Expectations for media, and Star Trek in general, have to change

Paul Wesley as James T. Kirk of the Paramount+ original series STAR TREK: STRANGE NEW WORLDS. Photo Cr: Marni Grossman/Paramount+
Paul Wesley as James T. Kirk of the Paramount+ original series STAR TREK: STRANGE NEW WORLDS. Photo Cr: Marni Grossman/Paramount+ /

The things that worked 40 years ago no longer work today and Star Trek needs to embrace that.

Once upon a time, the only way you could talk about social issues was through a guest spot on a news show, or through some sort of entertainment. News broadcasts were never that long, and most nightly prime-time slots were saved for entertainment programs, designed to put one at ease.

Things like 24-hour news cycles, the internet, and social media weren’t even thoughts in the heads of most people. So it wasn’t shocking at all to see social issues be placed front and center in things like science fiction and comic books. Due to how rare people would see such stories, it was never really met with the vitriol that we see today.

The reason why fans reject “politicizing” entertainment today, as opposed to 30 years ago, is just how much of the country and the world, has fallen into the 24/7 news cycle approach to life. Every chance one gets to talk about why Side A is bad or Theory B is killing the country, people are going to take it.

That constant dogmatic approach to politics and social issues has led many to be turned off by programs that are steeped in political messaging. Whether you agree or disagree with the message being presented, many people are fed up having to hear about other peoples’ opinions on very divisive topics.

There’s never an end to it anymore, and so people want their entertainment to be free of such rhetoric. This wasn’t an issue 60 years ago when Star Trek first started airing. It was such a unique, and different take on the world around us, many flocked to hear a different point of view.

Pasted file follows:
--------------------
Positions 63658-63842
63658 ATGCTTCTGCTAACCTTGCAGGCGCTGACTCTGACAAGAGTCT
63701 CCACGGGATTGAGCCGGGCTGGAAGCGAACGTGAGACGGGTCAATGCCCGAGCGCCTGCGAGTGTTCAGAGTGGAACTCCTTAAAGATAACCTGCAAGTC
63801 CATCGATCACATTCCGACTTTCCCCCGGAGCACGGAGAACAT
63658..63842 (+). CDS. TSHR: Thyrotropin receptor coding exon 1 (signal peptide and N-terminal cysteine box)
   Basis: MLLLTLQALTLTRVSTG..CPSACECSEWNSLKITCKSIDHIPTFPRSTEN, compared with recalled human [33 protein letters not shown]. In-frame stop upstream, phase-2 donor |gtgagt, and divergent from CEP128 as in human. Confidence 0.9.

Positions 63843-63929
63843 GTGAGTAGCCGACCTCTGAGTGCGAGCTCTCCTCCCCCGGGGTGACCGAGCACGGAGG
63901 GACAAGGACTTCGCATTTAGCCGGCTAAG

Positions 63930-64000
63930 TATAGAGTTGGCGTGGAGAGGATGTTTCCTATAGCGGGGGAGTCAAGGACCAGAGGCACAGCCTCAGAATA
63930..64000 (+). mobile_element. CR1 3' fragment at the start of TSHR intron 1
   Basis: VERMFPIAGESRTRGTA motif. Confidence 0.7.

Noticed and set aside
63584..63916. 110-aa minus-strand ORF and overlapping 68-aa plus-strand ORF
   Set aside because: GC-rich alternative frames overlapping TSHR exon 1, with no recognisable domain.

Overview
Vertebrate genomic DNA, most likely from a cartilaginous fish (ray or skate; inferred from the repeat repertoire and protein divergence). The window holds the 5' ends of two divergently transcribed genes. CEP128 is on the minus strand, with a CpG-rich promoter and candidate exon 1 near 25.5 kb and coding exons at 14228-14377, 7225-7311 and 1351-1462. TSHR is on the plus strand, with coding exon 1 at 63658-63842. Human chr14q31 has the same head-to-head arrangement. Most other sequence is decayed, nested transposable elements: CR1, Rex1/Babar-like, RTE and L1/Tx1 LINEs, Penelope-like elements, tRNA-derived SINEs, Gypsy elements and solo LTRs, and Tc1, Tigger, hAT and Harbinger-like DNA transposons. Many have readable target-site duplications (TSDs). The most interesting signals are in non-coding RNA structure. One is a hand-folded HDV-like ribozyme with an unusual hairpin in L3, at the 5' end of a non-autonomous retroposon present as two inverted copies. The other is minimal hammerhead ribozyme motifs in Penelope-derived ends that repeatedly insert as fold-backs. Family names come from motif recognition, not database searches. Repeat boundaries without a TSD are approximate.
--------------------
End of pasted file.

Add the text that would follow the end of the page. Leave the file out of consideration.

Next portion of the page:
But now due to the rise of social media, everyone has a chance to broadcast their own point of view and it’s become deafening. To such a point that Star Trek and other media properties, need to stay away from hot-button issues. This isn’t the 60s anymore, where people could go days, if not weeks without hearing about any relevant news story. Now, you can’t go 30 seconds without finding someone ranting about the left or the right on Twitter or Tik Tok and the constant bile spewing has become overwhelming.

Fans need a break from reality, and Star Trek needs to offer that break.

Star Trek has to focus more on good storytelling over anything else

CBR wrote an article explaining why Star Trek IV: The Voyage Home couldn’t work today. They argued the film succeded because it wasn’t “punished” for being political, saying;

"They didn’t punish the film for taking a very modern, real political stance, though arguing against the murder of whales for profit isn’t a hard sell."

And they’re right, the fans of 1986 didn’t punish The Voyage Home, but that was nearly 40 years ago and our culture has dramatically changed since then.

Movies like Star Trek IV can’t work today, due to the fact that fans are constantly flooded with different narratives and arguments. Fans are overstimulated and tired of being browbeaten.

Social media ruined the ability to have political-themed films and shows, as it become a never-ending cycle of commentary that drowns people. Turning those away from ideas and theories they’d usually believe in, just for a semblance of peace and quiet.

Fans now can’t do anything without seeing some politically themed narrative or reminder of how awful certain groups of people of anymore. Star Trek used to be a voice for the voiceless, but that isn’t the case anymore. Social media has amplified all voices, and it’s pretty hard to enjoy anything anymore without someone shouting you down.

If Star Trek wants to continue its current success, they have to be mindful of incorporating divisive topics into its shows, because now more than ever, that could be costly.

Star Trek needs to remember this. Times have changed, and the way we engage media needs to as well. People need a break from the constant anger and rage, the constant bickering and disagreements. Now, more than ever, we need our entertainment, and Star Trek specifically, to be a refuge from the constant bickering and shouting.

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